Montgomery, Ala., November 17, 1863.
General JOSEPH E. JOHNSTON, Commanding Department, &c.:
SIR: I have recently received from the Honorable John A. Campbell, Assistant Secretary of War, a communication in which he says that the Department desires me to continue in the discharge of my duties under my commission for the examination of prisoners not connected with the Confederate Army in the State of Alabama and Department of Western Georgia, and to maintain communication with the Confederate officers having charge of such prisoners, visit from time to time the several prisons, and make as speedy disposition as practicable of such cases, as they shall from time to time arise.
With a view to keeping myself apprised by the officers having charge of these prisoners, of arrests, &c., I have the honor to ask that you will extend to me the facilities, by your orders, of having the various provost-marshals or commandants of posts in your department to forward to me at this place monthly reports of these prisoners in their respective custody, stating the time of arrest, by whose order, &c., and to prepare for me on my tour of examination written charges against the prisoners, with names of witnesses to sustain them; or if no witnesses, such explanations and military orders connected with their arrests as may enable me satisfactorily to examine the cases. It would greatly facilitate me if I knew at what various military posts or prisoners in your department such arrests and confinements are made, that I might maintain a constant correspondence with the officers commanding them.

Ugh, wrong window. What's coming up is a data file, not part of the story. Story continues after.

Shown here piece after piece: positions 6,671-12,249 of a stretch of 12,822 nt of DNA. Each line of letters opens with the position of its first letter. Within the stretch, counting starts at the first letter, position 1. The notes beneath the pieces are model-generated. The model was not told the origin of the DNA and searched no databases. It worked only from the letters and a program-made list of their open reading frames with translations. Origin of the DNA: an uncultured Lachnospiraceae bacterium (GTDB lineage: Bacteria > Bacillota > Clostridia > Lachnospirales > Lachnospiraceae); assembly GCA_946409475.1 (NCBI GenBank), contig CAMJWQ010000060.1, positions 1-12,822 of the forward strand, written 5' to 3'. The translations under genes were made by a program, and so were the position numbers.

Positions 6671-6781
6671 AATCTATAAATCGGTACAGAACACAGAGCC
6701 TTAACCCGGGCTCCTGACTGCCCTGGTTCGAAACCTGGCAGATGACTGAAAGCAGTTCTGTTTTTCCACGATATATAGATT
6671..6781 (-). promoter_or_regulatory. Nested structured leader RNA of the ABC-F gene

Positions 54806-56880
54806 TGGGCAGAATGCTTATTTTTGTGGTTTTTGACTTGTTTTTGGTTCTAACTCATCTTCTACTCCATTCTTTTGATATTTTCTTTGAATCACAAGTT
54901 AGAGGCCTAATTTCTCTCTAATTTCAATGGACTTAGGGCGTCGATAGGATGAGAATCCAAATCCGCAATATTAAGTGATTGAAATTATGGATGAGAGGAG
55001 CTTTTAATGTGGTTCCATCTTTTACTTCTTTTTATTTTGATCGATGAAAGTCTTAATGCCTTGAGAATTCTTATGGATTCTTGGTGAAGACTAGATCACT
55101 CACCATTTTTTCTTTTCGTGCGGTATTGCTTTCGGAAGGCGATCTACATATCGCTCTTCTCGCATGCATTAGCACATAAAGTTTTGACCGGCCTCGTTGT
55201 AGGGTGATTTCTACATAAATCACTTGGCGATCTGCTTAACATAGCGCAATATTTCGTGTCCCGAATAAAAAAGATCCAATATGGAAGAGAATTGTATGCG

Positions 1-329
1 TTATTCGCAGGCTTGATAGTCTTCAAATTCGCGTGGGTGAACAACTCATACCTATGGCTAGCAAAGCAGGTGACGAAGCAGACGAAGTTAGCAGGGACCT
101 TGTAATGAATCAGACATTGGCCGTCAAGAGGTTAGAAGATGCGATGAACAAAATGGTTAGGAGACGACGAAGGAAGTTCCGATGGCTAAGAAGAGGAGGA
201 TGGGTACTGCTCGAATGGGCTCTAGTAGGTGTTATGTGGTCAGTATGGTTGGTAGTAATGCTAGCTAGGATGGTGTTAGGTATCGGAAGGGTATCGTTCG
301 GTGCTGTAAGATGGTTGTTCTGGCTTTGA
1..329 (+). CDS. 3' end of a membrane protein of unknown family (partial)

I am exceedingly anxious to reduce this whole matter to such system as would insure prompt attention to the cases as they arrive, and for any orders looking to this end which may occur to you as calculated to effect the purpose, I would be greatly obliged. I have also the honor to request that as full publicity be given to these orders as may be necessary.
I am, general, very respectfully,
M. J. SAFFOLD,
HDQRS. DEPT. OF VIRGINIA AND NORTH CAROLINA,
Fortress Monroe, November 18, 1863.
Honorable E. M. STANTON, Secretary of War:
SIR: In the limits of a telegram, and for the public eye, it was impossible to explain my full thought on the subject of exchange of prisoners. I believed there was some misunderstanding of the questions involved when I telegraphed, and your answer, with the sentiments of which in every word I concur, convinces me that I was right in my belief. No one will go further in exerting every power of the Government in protecting to the colored troops and their officers than myself, and if that is the question which prevents exchange, and we stand before the country upon that question, I have not a word further to urge. But I fear that is not the point or at least it is not now understood by the country that it is upon the pledge of the country's honor that all men, while eight for us shall be protected, that we now feel obliged to let our fellow-soldiers starve, if such shall be the inhumanity of the rebels.